This article was last updated on Friday, January 29, 2021.
There's no magic bullet when it comes to fertility. After all, every body is different. There are, however, some changes you can consider to prepare yourself if you're planning to get pregnant. Read on — we're going to break down the what and the why of all of them for you.
Use glass instead of plastic for food and beverage storage
You might have heard about water bottles and other containers going BPA-free and wondered what that means. There are artificial chemicals called endocrine-disrupting chemicals (EDCs) in everyday items, including plastic bottles and even menstrual products. The main EDCs to look out for are bisphenol A (BPA), parabens, pesticides, phthalates, and sulfates. These chemicals mimic the hormones your body produces and can cause hormone changes. There's evidence that these changes adversely affect ovulation, pregnancy outcomes, and are possibly linked to polycystic ovary syndrome (PCOS), uterine fibroids, and endometriosis.
Since reducing your EDC exposure to zero is virtually impossible, Dr. Sharon Briggs, PhD, Modern Fertility's head of Clinical Product Development, explains that "experts in the space recommend a few steps to reduce your exposure such as not microwaving food in plastics and buying or storing foods in glass when possible."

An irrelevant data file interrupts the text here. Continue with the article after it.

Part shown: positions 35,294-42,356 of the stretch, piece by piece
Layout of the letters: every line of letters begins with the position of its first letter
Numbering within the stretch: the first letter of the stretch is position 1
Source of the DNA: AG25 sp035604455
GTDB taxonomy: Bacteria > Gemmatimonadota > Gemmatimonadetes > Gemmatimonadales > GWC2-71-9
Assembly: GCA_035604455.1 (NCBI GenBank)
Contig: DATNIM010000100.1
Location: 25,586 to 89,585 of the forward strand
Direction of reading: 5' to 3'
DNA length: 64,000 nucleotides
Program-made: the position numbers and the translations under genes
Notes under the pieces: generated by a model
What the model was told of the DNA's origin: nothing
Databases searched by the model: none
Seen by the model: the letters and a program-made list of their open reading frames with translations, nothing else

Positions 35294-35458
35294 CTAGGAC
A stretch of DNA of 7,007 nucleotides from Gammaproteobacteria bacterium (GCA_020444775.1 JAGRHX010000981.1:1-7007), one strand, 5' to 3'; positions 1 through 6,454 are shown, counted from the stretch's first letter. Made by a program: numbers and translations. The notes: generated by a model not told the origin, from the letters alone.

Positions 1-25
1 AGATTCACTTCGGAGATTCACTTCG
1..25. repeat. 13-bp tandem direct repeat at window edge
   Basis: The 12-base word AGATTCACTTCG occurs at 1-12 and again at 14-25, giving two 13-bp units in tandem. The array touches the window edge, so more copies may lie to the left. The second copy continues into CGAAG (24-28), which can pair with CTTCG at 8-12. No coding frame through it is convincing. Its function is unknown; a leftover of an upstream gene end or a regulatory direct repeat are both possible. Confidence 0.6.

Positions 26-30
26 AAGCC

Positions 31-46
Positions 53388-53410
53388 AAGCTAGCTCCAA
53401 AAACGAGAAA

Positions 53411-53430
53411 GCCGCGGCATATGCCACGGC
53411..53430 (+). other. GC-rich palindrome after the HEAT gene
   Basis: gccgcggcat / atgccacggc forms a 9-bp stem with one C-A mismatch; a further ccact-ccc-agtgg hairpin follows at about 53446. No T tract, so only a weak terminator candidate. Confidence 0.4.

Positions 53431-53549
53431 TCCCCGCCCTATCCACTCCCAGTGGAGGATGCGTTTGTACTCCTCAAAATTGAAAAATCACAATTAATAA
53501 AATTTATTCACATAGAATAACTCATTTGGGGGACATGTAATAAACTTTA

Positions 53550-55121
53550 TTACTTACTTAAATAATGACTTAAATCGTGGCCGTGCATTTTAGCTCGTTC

Take prenatal vitamins with folate
Folate, a vitamin (B9), is found in foods such as leafy greens, liver, asparagus, brussels sprouts, and eggs. It's also available in prenatal vitamins. Folate plays a role in preventing birth defects, particularly those of the neural tube (such as spina bifida and anencephaly), and the American College of Obstetrics and Gynecologists (ACOG) recommends 400 mcg per day of supplemental folate at least one month before conceiving. This gives your body enough time to build up the nutrients it needs for a healthy pregnancy.
Low levels of folate have been associated with a higher risk of early miscarriage, according to one study of Swedish women by researchers at the Karolinska Institute in Sweden and at the National Institute of Child Health and Human Development. The study compared 468 women who had an early miscarriage (between six and twelve weeks gestation) to 921 women who were six to twelve weeks pregnant, asking them to provide information about reproductive and health histories, as well as blood samples to assess folate levels and smoking status. Ultimately, a folate deficiency was linked to a 50% increase in one's risk of early miscarriage.